Choosing an Agent/Submitting


I have to be honest: I always breathe a huge sigh of relief when we close our query lines in December. Finally, I think, a chance to catch up! But after a couple of weeks in a query-less world, I get twitchy with anticipation and anxious to dig in once again. Thus, I always approach the re-opening of our query lines with a sense of hope and a certain amount of nervousness. Not unlike, I suppose, many writers who are about to submit their work to agents feel as they pause, scanning their query letter one last time before clicking “send.”pgi0128

As you probably know, we re-opened our query lines last week. Perhaps you’ve just sent out your first-ever round of queries to agents. Or perhaps you’re on your second or third round of queries, having made tweaks and revisions to your query letter and novel based on previous feedback from agents and writers. Whether you’re a first-timer or a veteran, you most likely (more…)

Looking for a little light reading/book chat/way to procrastinate whatever tasks are on your to-do list today? Head on over to the excellent Mother.Write. (Repeat.) blog, where I’ll be answering reader questions about all things books until 5pm. today.

Who Knew Chewy was a South Paw?

Now THAT'S a pitch!

I recently judged a contest for the blog at QueryTracker.net, a great site for writers at the query stage looking for more information about potential agents (and where my client Cole Gibsen first learned about me). I agreed to help out and, seeking something that would be both 1) easy on me and 2) beneficial to writers, I decided to limit the entries to pitches of 25 words or less. To see the winners and more details about the contest, head HERE.

I can already hear many of you groaning. If boiling  down a story into two or three paragraphs for a query is like stubbing your toe, then fitting an entire novel into 25 words is like getting a 50 ton anvil dropped on your cat. You know, if you really like your cat. Despite the painful nature (sorry, Kitty!) of the contest for some, doing this sort of exercise is certainly worthwhile. (more…)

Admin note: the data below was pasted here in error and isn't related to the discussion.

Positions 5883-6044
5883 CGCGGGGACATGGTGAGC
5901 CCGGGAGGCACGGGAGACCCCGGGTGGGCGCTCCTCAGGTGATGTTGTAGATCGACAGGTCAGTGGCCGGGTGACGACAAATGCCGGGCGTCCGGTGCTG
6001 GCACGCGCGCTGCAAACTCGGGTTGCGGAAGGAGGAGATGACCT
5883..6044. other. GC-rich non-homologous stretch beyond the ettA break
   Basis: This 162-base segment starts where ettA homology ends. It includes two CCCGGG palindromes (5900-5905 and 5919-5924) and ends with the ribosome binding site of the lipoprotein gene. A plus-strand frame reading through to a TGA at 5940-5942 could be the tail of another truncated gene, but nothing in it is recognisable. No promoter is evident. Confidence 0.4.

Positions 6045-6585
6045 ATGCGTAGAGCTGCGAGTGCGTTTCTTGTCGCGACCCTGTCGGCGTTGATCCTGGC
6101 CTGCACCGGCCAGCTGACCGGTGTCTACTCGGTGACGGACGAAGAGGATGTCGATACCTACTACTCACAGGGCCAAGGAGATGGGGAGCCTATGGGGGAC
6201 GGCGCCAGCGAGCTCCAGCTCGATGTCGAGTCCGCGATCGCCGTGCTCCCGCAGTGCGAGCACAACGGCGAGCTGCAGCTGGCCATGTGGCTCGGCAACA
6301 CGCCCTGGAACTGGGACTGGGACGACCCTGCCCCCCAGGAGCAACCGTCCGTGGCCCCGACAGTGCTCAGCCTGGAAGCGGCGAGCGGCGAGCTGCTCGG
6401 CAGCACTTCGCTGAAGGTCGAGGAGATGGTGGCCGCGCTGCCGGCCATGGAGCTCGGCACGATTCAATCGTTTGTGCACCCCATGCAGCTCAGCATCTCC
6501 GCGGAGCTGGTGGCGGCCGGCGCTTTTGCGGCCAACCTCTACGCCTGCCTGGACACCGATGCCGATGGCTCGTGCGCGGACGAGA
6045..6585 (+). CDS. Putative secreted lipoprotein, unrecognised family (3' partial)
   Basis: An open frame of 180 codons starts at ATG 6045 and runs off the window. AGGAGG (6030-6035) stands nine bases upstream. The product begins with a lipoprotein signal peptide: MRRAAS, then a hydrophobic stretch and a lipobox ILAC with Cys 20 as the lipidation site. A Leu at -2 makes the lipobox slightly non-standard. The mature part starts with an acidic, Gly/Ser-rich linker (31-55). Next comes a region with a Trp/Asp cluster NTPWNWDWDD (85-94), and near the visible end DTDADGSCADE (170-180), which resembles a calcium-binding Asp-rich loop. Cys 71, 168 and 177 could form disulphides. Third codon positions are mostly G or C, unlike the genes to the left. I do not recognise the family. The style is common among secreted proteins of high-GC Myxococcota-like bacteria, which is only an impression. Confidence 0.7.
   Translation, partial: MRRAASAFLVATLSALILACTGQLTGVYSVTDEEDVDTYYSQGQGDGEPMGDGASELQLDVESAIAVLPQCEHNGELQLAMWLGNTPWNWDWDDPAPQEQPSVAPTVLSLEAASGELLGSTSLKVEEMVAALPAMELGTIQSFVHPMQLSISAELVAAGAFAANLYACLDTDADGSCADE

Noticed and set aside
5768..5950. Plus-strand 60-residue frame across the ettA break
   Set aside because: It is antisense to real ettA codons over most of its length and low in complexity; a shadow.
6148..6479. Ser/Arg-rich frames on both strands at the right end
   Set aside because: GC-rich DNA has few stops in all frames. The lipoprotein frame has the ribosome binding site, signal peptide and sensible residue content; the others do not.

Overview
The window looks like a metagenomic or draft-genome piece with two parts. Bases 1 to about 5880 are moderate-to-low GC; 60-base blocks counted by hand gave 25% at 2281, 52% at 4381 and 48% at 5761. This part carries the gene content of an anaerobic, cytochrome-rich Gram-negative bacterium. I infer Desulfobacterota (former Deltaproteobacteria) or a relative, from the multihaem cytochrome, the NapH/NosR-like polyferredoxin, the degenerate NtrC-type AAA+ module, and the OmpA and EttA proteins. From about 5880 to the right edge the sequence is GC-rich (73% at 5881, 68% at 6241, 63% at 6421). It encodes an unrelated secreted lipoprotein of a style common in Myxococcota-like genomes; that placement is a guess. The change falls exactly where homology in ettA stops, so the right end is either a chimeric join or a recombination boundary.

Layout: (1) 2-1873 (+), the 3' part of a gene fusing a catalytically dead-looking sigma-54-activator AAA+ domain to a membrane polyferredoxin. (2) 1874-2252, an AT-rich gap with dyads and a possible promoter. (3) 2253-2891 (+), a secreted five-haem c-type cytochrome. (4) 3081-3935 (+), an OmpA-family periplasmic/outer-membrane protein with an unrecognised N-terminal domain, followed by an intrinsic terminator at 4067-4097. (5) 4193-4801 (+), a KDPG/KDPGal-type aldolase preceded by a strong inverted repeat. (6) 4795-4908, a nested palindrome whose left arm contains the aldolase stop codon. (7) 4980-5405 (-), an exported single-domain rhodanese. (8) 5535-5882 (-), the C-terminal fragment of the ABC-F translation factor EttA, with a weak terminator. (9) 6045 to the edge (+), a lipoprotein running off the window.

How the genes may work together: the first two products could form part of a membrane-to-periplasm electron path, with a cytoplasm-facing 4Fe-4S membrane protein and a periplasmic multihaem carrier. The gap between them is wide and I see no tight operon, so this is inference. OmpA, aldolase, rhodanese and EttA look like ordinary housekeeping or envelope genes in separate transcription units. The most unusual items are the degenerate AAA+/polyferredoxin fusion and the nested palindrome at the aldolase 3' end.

kabook225An agent typically works with manuscripts in two different ways.

The first is when an author comes to me with a completed manuscript. If we decide to work together, we’ll spend time revising—focusing on character development, style, and storytelling. It is always exciting to help a writer best achieve his or her vision, and as many of my authors know, the revision process is one of my greatest joys.

The second is when an author comes to me with an idea. There is no manuscript—just the spark of something wonderful inside that curious (and thrilling!) thing known as the Author’s Brain. In that case, it is my job to help the author translate the idea onto the page, and then work with him or her to craft the arc of the story, develop the characters from the ground up, and prepare a proposal that allows an editor to see the same magical thing that I do.

I have been privileged to have many of both experiences since I began agenting. Today, though, I would like to talk about one of the latter experiences—a writer with an idea—that resulted in a fantastic book, Knightly Academy, that hits bookstore shelves today. The author, Violet Haberdasher, approached me with a concept she’d been thinking about for years, and we worked together to turn her dream into a reality. (more…)

wishlistIt feels natural to follow a post about what books I really enjoyed in 2009 with a post about the sorts of books I’d love to sign in 2010. And yes, I am actively seeking new talent! In other words, GIMME GIMME GIMME.

Ahem.